Another problem comes with the newer patching types that implement hashing into a patch (it will check to make sure the file you are putting is good and the file coming out is also good), you can usually tell it to ignore the hashing though although it may take going to the command line to do it.

    However many hacks work on the internal file system of the files within the DS rom:
    small patches like the basic sound hacks (tetris, pokemon, Castlevania POR), cracker's early trainers and some the scene trainers only change files within the rom and so should not need to rebuild it or change the location of anything.
    If the hack is simple (as in the case of the simple sound hacks) the the length of the file will not change and if the hacker knows what they are doing they will reinsert the file with something like ndsts instead of rebuilding the entire rom. Note you can usually pad smaller files out to match sizes and then insert using this method.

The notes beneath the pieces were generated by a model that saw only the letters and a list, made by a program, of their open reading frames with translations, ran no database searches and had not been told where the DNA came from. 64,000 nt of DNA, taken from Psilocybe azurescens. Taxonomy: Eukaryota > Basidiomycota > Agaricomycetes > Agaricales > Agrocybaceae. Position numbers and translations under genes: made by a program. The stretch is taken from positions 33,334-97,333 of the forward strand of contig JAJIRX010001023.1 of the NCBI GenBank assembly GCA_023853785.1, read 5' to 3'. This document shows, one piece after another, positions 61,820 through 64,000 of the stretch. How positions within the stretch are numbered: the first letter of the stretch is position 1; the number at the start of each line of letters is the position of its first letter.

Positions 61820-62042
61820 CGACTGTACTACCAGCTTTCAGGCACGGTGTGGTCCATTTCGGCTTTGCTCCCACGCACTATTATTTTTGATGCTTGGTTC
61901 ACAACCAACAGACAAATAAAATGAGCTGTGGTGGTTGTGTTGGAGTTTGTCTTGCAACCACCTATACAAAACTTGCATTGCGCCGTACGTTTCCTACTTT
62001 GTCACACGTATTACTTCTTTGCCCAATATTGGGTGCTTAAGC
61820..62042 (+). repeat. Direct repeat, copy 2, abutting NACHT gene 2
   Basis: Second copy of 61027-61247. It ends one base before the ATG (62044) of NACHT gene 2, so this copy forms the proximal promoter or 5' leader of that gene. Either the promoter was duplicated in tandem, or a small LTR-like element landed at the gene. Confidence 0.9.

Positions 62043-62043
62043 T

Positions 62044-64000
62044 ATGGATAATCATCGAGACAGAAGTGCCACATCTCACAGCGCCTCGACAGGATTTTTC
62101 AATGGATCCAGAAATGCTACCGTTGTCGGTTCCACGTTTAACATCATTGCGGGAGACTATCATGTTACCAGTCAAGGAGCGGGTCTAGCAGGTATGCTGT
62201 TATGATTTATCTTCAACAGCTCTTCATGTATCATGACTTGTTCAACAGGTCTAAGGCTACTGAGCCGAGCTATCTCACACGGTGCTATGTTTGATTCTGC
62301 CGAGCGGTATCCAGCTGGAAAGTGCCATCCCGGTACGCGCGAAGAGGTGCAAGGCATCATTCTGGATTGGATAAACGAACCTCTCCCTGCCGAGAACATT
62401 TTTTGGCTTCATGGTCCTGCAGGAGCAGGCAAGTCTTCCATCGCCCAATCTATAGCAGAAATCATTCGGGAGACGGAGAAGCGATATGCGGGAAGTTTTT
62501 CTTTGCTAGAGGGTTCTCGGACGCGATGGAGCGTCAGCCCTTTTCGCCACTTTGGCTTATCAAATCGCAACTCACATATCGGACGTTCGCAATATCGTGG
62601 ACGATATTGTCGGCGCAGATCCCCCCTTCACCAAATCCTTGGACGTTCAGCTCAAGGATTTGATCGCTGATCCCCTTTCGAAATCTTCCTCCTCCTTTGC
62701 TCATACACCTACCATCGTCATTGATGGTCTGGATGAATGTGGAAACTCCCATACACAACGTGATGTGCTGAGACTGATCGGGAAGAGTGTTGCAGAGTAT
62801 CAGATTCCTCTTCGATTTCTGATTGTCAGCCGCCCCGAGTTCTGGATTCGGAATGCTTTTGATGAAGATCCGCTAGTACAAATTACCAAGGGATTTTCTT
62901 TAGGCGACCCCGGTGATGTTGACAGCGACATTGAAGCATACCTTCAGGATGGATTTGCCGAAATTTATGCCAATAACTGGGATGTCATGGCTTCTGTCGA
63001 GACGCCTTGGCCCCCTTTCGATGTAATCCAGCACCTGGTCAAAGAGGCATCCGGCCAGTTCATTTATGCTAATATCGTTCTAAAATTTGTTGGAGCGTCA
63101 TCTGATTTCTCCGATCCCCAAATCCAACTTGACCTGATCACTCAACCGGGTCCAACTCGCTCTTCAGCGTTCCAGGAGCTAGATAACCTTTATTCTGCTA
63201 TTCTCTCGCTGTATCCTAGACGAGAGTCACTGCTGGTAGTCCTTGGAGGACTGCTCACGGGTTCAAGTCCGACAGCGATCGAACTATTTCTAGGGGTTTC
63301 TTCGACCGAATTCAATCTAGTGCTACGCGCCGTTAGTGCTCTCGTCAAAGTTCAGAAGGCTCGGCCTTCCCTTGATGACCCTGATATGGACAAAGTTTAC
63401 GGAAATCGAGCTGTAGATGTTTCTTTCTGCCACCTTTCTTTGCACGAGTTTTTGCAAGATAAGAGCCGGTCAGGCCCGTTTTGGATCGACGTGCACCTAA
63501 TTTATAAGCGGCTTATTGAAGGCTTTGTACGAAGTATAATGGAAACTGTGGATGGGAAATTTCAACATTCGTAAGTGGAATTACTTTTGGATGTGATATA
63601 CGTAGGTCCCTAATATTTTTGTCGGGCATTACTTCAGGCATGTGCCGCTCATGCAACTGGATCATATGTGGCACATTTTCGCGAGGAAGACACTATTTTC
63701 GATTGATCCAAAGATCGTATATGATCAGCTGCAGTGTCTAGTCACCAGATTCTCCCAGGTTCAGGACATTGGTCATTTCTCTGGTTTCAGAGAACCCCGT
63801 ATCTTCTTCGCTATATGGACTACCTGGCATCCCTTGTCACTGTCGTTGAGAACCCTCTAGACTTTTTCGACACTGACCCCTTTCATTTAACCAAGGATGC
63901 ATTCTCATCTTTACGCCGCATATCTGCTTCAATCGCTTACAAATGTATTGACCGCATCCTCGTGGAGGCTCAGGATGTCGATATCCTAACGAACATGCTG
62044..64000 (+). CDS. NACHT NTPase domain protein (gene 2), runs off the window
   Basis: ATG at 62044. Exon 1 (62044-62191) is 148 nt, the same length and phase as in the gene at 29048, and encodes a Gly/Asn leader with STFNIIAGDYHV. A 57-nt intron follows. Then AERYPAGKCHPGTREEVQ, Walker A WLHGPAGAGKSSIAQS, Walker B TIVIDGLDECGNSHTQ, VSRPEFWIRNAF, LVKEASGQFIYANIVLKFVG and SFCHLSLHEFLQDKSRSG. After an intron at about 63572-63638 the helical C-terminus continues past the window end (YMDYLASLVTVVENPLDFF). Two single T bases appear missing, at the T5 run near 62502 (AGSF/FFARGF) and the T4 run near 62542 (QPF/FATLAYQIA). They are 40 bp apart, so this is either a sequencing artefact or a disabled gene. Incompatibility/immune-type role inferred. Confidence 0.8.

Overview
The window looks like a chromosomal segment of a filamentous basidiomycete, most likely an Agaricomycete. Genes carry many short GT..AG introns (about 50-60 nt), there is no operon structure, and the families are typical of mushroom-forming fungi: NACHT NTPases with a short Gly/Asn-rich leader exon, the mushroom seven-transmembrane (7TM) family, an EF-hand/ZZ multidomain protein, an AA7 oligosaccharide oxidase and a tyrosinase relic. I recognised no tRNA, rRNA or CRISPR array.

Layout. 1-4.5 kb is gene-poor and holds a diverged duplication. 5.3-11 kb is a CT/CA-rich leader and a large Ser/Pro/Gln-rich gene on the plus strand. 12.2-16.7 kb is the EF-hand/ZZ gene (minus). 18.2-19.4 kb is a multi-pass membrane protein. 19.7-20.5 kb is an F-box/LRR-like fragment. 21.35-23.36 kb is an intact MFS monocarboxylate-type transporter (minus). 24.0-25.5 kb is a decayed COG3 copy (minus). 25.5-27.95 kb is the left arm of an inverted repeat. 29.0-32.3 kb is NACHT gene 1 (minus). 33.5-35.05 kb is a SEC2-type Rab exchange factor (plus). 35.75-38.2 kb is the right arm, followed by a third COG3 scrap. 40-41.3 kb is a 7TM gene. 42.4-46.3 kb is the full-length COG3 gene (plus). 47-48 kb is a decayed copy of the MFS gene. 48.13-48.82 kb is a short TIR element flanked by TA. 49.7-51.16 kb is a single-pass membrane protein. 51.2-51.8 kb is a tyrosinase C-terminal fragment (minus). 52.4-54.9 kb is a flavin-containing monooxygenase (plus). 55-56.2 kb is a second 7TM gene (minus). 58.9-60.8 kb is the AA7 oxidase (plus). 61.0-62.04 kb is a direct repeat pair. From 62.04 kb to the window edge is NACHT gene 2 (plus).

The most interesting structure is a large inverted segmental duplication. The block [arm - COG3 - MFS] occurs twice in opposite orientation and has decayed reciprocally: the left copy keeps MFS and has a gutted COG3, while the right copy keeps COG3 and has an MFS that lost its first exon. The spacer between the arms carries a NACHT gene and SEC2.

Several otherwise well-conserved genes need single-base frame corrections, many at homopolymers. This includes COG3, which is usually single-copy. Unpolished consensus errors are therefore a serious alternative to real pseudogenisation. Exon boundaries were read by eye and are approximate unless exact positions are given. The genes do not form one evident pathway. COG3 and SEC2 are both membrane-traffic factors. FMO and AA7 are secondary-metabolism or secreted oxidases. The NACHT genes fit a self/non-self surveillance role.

This is not always the case though and some choose the rebuild the rom (which has another set of problems as various rom/flashcart combination do not get along with ndstool which DSLazy and DSbuff use to manipulate the file systems of DS roms), mario kart is the classic example and 99% of the time when the basic undub procedure fails (basic procedure is grab sound files from Japanese rom, replace sound file from US/Eu release with Japanese one and rebuild) it is because of this problem.

    If it is a basic patch using something like ndsts or ndshv such as the sound hacks you can usually stack as many of these as you please. Note that just because you can does not mean you should: trainers and sound hacks could well use the same things and interfere with each other (for example changing a sound file to play 1 song and then changing it to play another in another patch will mean you “lose” the effects of the first patch).